Little Weetzie has a very difficult life once her father decides he no longer wants to be in the picture. Her mother attempts to commit suicide and then slips into a deep depression aided by alcoholism. Weetzie is left to fend for herself, cleaning their apartment, cooking their meals, trying to make sure her mother eats and bathes while trying to get her out of the funk she is in. Weetzie is rocked by her father leaving her with next to no explanation. At middle school Weetzie has to deal with bullies who couldn’t care less what she was going through. She has two friends to fall back on, but one struggles with an eating disorder and the other is possibly a male prostitute. All three struggle with problems bigger than themselves and there are no competent adults around to step in and help. This is very deep and heavy stuff for anyone to deal with and Weetzie must find a way to prevail or get pulled under.
Pink Smog works as a great introduction to the character of Weetzie. For a new generation unfamiliar with the Dangerous Angels series there is now a coming of age novel showing Weetzie as she was at an age they can identify with. Unlike other Weetzie Bat books this one is written within the confines of Weetzie’s perspective and is very linear and straightforward in story telling. The magical language was toned down a bit and while the magic of LA was still present it seemed muted when shown in relief next to the stark reality of the difficulties Weetzie faced. I can’t help wondering if this was deliberate, not just to tone things down for a new generation but also because Weetzie isn’t capable of seeing all the magic of the world she lives in just yet as she is in a haze from all the problems she is suddenly having to deal with at thirteen.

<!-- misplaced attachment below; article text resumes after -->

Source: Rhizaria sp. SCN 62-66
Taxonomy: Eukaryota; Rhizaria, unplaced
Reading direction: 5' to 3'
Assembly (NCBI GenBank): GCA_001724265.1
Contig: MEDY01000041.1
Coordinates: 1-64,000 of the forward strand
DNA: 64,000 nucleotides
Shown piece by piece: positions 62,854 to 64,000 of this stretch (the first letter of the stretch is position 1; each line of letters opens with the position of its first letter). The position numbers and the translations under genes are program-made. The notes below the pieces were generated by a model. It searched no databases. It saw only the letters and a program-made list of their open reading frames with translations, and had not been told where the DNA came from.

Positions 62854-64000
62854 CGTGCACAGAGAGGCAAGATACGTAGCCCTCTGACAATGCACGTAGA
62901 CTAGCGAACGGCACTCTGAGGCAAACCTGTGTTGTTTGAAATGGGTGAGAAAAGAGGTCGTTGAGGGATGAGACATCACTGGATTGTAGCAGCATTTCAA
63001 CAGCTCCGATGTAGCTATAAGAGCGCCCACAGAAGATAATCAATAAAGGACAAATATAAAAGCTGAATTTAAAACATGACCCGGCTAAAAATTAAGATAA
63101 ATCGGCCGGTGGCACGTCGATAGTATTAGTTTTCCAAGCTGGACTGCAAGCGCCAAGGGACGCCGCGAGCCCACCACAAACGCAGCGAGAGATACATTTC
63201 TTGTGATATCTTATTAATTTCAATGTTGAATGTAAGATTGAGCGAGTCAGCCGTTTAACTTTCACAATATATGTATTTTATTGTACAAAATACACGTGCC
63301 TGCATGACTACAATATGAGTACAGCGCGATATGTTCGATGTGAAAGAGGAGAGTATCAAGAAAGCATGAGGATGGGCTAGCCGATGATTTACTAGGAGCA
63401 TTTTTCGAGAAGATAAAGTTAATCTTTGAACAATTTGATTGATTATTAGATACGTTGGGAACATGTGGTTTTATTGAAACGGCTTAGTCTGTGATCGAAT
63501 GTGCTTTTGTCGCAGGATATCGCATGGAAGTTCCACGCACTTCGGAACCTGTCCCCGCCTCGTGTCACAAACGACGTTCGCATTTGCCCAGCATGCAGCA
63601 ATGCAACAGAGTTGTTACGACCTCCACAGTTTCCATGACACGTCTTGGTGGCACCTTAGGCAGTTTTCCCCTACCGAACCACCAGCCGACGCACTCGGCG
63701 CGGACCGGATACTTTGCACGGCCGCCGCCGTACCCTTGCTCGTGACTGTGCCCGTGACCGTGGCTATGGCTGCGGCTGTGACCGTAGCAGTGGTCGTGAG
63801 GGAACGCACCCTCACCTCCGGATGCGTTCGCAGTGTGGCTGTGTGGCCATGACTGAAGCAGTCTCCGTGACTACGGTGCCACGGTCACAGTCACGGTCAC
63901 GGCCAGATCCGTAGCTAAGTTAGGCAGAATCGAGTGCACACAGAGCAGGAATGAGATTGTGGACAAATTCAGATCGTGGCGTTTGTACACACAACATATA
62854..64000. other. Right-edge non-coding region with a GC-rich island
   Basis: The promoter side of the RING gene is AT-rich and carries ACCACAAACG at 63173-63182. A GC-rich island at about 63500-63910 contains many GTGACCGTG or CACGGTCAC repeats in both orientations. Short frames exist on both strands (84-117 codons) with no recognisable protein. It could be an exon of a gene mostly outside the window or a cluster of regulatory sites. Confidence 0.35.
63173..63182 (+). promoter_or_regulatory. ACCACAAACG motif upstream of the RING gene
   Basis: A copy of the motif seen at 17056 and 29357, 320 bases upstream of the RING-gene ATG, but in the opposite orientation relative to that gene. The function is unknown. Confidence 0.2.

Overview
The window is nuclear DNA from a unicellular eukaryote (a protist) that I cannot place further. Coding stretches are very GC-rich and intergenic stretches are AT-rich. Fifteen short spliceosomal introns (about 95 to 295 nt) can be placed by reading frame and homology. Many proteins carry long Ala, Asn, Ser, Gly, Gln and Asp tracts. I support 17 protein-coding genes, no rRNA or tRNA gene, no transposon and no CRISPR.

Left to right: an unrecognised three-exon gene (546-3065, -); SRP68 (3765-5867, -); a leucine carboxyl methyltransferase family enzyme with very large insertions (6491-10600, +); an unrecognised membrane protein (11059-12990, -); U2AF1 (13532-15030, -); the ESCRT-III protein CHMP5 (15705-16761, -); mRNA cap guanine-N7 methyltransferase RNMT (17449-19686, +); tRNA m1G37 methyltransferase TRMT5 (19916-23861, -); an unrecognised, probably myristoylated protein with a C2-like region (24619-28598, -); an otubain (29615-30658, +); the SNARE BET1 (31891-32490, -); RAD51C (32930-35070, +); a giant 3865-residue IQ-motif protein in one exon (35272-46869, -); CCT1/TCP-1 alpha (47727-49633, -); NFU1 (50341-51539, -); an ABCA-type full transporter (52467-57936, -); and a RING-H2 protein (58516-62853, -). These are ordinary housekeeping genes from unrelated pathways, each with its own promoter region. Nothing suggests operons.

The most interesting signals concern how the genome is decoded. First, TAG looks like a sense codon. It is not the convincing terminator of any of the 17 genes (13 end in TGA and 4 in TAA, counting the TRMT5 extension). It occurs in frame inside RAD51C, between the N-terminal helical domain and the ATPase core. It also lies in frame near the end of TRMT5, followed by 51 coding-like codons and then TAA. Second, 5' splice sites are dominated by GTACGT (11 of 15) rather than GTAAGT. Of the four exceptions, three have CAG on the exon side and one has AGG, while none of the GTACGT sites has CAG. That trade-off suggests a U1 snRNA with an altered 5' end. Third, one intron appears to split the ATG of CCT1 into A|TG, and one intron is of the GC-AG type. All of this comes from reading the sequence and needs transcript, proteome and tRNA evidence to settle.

People that grew up with Weetzie might not like this book as well as others in the series because this was clearly written for younger fans. I recommend for old school fans to check out Necklace of Kisses if you haven’t already. I do think middle schoolers will appreciate a book that was tailor written for them and introduces a whole new generation of Weetzies to the magic of Los Angeles. Parents might want to know that while most of the above issues Weetzie deals with are glossed over to some extent there is drug use, bullying, and language as well.
Ultimately Weetzie learns to see the magic and beauty in things and it is wonderful to see a glimpse of the cool, confident high school Weetzie we meet at the beginning of Weetzie Bat. Her transformation was by no means effortless and, like I said, I have a better understanding of Weetzie now that I not only know her as the slinkster cool teen and confident adult she will be, but also as the scared overwhelmed kid she was. Reading about Weetzie overcoming her problems and coming of age into the magic, fun-loving young woman we know she can be was magical to see.